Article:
It is always gratifying to get third-party validation for topics we cover in this publication on a regular basis. That is why this article title from USA Today a few weeks ago caught my attention:
Entrepreneurs, What's Your Exit Plan?
As we have pointed out before, creating an exit plan for your business is one of the most important strategic concepts you can focus on. Unfortunately, even though most business owners know this, sadly, few follow through and create an organized way to transfer their business to new ownership. Here is how Rhonda Abrams, the author of the USA Today piece describes the importance of exit planning:
When you’re about to launch your great start-up or build a small business, you don’t spend a lot of time pondering how you’ll eventually leave it. An exit plan is a long-term strategy for how you, or others, will extract value from the company you built and transfer ownership to others.
I have bolded those two words above because that short phrase captures the essence of why you need to build an exit plan: Value Extraction.
Many of you have worked for years to build a business from the ground up. Your investment in capital, time, and hard work (not to mention the sacrifices your spouse and/or family have had to make) are things that you need to recoup from the asset you have invested in. Many of you believe that this return comes annually in what you are able to retain after sending proceeds to the IRS. And this is certainly part of your ROI equation.
However, the real payday, when you should benefit from your years of sacrifice, hard work, and diligence is when you transfer your business to a third party either via an outright sale, a partial sale, or some combination thereof.
What we have learned over the years of working with entrepreneurs is this: The more planning you do early, the better the process tends to work out for you. Far too many business owners wait until one of the big Ds is looming on the horizon (or has hit) before even beginning to plan for their exits. Death, disability, divorce, disinterest (burnout), disagreement (partner infighting), and disaster can all force your hand BEFORE you and your business are truly prepared. This is unfortunate and can often lead to disastrous financial results.
The key to avoiding this?
Plan ahead! Human beings often delay planning for events that they either have no knowledge about and/or simply don’t want to face because of emotional issues. Generational Equity, the leader in lower middle-market business sales for the past 10 years, understands both issues well because we deal with them on nearly every client we work for.
The first step is to admit that you will not live forever and that eventually you will need to protect your largest asset and retain your investment via a third-party transfer. Secondly, once this is faced, get all interested parties involved in the business, especially any partners you have, to meet and begin to outline how and when you want to exit.
This is where most folks really fail. When you have a partner, discussing the idea of your personal, business, and financial goals can be quite time consuming. Sadly, because of this, we see attendees at our seminars who have never had a frank discussion with their partner about this topic at all. Here is why Abrams believes this is so important:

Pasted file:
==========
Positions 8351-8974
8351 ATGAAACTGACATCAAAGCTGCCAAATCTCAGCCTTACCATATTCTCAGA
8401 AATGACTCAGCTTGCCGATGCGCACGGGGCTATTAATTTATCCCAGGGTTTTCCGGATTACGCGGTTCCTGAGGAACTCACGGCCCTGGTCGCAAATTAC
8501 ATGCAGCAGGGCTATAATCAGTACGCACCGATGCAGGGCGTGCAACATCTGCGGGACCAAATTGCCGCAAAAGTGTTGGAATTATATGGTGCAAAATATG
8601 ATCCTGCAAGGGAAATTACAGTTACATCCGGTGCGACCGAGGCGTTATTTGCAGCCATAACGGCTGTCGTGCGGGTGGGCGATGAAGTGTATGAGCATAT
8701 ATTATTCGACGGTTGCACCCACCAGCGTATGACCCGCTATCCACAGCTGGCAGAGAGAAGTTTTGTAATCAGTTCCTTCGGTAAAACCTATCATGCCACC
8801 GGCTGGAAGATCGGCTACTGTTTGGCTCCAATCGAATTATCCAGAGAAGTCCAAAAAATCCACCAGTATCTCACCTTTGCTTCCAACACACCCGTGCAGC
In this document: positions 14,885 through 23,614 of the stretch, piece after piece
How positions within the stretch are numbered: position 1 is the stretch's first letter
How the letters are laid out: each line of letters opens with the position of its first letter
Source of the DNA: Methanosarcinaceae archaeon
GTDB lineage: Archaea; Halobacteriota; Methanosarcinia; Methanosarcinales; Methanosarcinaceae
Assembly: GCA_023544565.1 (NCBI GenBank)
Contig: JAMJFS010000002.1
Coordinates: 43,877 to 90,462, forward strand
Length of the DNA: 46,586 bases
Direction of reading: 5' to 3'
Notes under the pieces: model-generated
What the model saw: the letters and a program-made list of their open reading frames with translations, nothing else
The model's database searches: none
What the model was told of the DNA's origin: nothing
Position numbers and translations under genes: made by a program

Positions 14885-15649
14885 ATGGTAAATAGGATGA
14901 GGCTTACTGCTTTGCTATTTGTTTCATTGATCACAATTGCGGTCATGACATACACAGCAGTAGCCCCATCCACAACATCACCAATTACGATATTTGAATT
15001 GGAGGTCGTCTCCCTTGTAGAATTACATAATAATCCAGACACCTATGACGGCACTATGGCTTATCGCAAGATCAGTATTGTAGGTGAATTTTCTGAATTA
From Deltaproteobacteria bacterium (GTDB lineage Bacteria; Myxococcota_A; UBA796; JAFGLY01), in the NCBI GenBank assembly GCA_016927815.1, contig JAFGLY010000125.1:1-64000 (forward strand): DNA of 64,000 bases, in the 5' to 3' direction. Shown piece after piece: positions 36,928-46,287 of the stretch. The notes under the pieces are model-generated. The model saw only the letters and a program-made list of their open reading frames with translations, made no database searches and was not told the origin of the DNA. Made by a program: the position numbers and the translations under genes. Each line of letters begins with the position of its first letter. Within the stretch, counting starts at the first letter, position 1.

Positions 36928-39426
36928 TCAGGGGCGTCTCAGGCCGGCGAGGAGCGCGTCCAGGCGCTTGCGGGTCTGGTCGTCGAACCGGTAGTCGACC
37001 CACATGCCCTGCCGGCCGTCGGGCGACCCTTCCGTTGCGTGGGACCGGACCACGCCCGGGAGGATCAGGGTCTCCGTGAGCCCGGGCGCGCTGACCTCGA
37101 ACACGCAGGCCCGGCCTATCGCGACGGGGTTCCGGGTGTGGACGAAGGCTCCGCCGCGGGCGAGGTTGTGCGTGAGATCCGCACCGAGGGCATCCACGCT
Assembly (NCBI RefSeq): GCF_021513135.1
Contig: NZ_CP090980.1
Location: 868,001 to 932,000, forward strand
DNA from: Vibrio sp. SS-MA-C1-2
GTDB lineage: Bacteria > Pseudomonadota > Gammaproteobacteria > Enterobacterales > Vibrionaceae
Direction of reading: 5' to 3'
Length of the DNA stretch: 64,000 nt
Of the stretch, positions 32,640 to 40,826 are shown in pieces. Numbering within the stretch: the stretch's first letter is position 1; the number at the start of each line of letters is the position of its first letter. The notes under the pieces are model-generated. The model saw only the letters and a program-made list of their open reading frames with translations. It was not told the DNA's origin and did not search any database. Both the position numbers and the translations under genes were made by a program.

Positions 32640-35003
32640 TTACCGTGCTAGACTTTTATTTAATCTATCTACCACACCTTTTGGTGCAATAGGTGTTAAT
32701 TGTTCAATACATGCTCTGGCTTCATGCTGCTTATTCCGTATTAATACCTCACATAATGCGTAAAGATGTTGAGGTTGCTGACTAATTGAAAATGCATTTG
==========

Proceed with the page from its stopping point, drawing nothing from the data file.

If you have a business partner, you certainly want to discuss your exit strategy with her or him. One of the messiest business dissolutions I’ve seen happened because one founder dreamed of building a company worth millions of dollars to sell, while the other hoped to build a modest business she could run for the rest of her life. They never shared their exit goals, and, not surprisingly, they quickly clashed over every expenditure and strategic decision.
Again, the bolded section hits the nail on the head: They never shared their exit goals. Do NOT make the mistake of assuming that your partner, perhaps someone you have known and worked with for years, will share your exit ideas/timing.
Several years ago I was meeting with two partners in a business, going over our process and how each step would build upon the other. As we always do, in order to understand the financial needs of our clients, we turned the discussion to their individual post-deal closing goals. Both were actually surprised to learn for the first time that they had widely divergent personal desires.
One wanted to exit 100%, retire, and do volunteer work for the first time in his life. The other wanted to reduce his personal risk via a partial sale and stay with the company another 5-7 years. Because they were both so busy running a fairly large company with operations on both coasts, they had never sat down together and spent time talking about their futures. Obviously, knowing this information helped us to craft a transaction that could meet both of their needs.
The point to all of this is plan ahead. If you do and you sell when the business and the market are ready, you could reap far greater financial rewards than if you wait until external circumstances force your exit. Keep in mind that planning in advance can give you access to multiple options in terms of buyer types, deal structure, and valuation. Don’t make one of the major exit planning mistakes and ignore your business’s future.
As I mentioned, one of the issues affecting your ability to plan for an exit is a lack of knowledge. Unless you have already sold a company, you have no idea how to proceed. Because of this, and knowing that over the next 15 years we will witness the largest transfer of generational wealth in history as baby-boomer business owners retire, we conduct no-obligation, educational, M&A conferences throughout North America.